Policies and management of conflicts of interest within medical research institutional review boards: results of a national study.
ABSTRACT To examine institutional review board (IRB) policies and practices with regard to conflicts of interest (COIs) among IRB members who review and approve research protocols and to assess IRB policies and procedures in light of federal policies and guidance.
An anonymous survey of IRB chairs serving the most research-intensive medical institutions in the United States was conducted in fall 2005. The survey collected information about the chairs, the IRBs, and the processes IRBs had in place to manage member relationships and COIs.
Two hundred eleven out of 296 eligible chairs responded (71.7%). One third of IRBs in the nation's medical schools and major academic medical centers did not require voting members to disclose relationships with industry. In practice, IRB member industry relationships were disclosed to the entire IRB (75.9%), the IRB chair (62.1%), and/or a group or entity separate from the IRB but within the institution it serves (52.5%). One in five chairs of IRBs did not feel confident that their IRB's policies and procedures ensured appropriate disclosure of industry relationships in every case. Finally, one in four IRBs did not have written policies defining appropriate actions when IRB member COIs were identified.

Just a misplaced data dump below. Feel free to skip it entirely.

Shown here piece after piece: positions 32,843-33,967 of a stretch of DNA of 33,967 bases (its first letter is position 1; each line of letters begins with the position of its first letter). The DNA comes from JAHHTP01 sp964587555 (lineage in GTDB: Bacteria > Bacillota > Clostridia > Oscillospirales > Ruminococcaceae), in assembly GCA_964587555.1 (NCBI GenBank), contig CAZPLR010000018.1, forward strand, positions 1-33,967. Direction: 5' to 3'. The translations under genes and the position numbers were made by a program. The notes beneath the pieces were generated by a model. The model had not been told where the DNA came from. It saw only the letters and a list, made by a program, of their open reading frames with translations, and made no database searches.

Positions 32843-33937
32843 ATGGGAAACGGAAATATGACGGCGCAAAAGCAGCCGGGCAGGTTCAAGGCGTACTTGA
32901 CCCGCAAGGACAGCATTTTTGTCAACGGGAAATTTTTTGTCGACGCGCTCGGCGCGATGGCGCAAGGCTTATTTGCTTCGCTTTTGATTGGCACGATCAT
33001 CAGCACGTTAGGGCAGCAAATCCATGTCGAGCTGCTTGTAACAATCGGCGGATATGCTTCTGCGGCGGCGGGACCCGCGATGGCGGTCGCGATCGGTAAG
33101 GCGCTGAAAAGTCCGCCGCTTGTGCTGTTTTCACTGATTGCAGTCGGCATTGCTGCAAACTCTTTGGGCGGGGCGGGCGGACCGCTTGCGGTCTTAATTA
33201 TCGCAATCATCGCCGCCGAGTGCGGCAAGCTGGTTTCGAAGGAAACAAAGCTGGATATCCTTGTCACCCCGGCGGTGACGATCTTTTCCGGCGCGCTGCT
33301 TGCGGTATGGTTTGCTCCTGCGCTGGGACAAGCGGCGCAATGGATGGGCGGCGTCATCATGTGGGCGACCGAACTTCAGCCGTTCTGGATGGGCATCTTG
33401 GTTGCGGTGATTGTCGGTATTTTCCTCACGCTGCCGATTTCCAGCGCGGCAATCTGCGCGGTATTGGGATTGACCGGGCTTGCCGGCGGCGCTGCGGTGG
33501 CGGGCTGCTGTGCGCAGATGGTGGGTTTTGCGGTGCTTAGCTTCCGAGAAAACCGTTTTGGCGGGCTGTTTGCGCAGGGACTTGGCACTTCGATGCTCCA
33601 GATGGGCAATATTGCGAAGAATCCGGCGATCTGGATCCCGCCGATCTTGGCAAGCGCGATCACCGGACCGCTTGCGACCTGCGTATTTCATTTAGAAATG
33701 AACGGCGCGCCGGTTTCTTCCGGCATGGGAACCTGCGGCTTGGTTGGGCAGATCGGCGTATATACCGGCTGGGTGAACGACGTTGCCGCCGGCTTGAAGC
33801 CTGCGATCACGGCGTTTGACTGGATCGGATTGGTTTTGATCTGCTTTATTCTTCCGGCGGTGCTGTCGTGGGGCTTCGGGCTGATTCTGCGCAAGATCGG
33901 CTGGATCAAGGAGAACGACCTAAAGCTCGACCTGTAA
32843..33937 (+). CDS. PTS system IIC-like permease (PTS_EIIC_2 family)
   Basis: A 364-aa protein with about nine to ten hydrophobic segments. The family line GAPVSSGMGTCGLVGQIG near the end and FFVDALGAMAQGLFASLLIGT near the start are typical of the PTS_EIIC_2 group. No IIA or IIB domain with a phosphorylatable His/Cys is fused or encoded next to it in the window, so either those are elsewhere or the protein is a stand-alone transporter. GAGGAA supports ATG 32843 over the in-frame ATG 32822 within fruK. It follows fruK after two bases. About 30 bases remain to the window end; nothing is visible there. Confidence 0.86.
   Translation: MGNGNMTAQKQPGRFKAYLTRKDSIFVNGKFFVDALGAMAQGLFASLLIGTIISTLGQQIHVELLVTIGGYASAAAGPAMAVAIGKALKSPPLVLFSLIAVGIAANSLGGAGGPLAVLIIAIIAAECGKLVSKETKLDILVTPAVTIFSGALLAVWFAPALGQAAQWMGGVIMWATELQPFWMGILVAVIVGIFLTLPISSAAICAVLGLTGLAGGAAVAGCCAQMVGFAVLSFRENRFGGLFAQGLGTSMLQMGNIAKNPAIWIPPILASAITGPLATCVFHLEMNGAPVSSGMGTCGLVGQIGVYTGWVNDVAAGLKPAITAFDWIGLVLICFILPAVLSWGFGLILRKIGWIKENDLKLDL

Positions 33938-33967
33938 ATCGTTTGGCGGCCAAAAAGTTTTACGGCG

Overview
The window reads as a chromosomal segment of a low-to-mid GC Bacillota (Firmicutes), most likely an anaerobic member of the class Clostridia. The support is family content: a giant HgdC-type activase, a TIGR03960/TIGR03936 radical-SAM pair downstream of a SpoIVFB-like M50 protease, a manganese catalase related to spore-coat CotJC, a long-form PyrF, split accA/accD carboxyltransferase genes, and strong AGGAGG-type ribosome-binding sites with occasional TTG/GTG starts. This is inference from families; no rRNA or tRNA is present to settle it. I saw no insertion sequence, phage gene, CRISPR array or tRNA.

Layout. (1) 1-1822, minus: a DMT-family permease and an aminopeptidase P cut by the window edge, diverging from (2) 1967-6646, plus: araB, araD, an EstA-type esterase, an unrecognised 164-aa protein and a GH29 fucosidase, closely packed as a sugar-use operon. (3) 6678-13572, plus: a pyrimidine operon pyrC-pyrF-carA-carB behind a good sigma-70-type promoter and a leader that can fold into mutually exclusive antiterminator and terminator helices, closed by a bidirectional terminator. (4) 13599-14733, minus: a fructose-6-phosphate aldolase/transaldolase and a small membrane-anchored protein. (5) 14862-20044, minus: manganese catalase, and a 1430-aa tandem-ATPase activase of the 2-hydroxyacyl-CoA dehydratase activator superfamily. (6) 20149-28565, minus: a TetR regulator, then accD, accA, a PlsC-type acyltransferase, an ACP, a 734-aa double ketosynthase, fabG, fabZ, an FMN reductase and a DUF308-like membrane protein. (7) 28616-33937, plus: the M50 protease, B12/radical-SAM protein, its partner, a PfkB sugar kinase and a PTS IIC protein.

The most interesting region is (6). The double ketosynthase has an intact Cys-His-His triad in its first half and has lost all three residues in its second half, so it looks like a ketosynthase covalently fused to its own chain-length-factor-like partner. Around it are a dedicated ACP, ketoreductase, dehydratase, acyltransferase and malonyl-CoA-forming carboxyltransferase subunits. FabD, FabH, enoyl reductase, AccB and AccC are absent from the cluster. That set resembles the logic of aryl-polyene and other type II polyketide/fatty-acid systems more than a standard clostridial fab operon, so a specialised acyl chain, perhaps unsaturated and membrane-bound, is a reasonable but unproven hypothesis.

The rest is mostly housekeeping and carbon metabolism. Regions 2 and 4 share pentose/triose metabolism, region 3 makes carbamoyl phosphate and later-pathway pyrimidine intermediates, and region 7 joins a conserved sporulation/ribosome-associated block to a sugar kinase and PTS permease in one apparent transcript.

The relatively high proportion of IRBs without a requirement that voting members disclose industry relationships is inconsistent with current guidance, and likely results in lapses in awareness of when members with conflicts vote on protocols. There was no clear consensus on where oversight responsibility for member-industry relationships should lie.
- SourceAvailable from: Alexander Rapidis[Show abstract] [Hide abstract]
ABSTRACT: Objectives: To review outcomes and complications of endoscope-assisted submandibular sialadenectomy (EASS) and to analyze this innovative technique with regard to ethical issues. Methods: We used a systematic review study design to identify clinical studies on EASS, published in English, French, German, and Thai. The last electronic search was conducted in September 2009. We checked the bibliographies of the identified articles, relevant local journals, and congress abstracts. Publications were further assessed and assigned their respective levels of evidence. We also investigated reporting on human subject protection, conflicts of interest, funding support, and commercial relationships. Results: Five case series reporting a total of 28 patients met the inclusion criteria. There was no need of recourse to open surgery. All of the authors claimed satisfactory cosmetic results. Complications were uncommon. However, no controlled trial was available, and outcome measures varied between studies. Human subject protection and funding sources were mentioned in only 2 articles. Commercial relationships and conflicts of interest could not be identified. Conclusions: All of the reports favor outcomes of EASS. However, their level of evidence is low, and the superiority of this procedure over the conventional surgery remains unknown. The success of this procedure should not be overemphasized in information for consent and mislead surgeons to begin it without adequate training and elaborate environment. The lack of ethical documentation creates a high degree of suspicion of the studies.Eplasty 05/2010; 10:e36.
- The American Journal of Bioethics 01/2011; 11(1):37-9. DOI:10.1080/15265161.2011.534956 · 2.45 Impact Factor
- Journal of medical toxicology: official journal of the American College of Medical Toxicology 03/2011; 7(2):175-6. DOI:10.1007/s13181-011-0148-4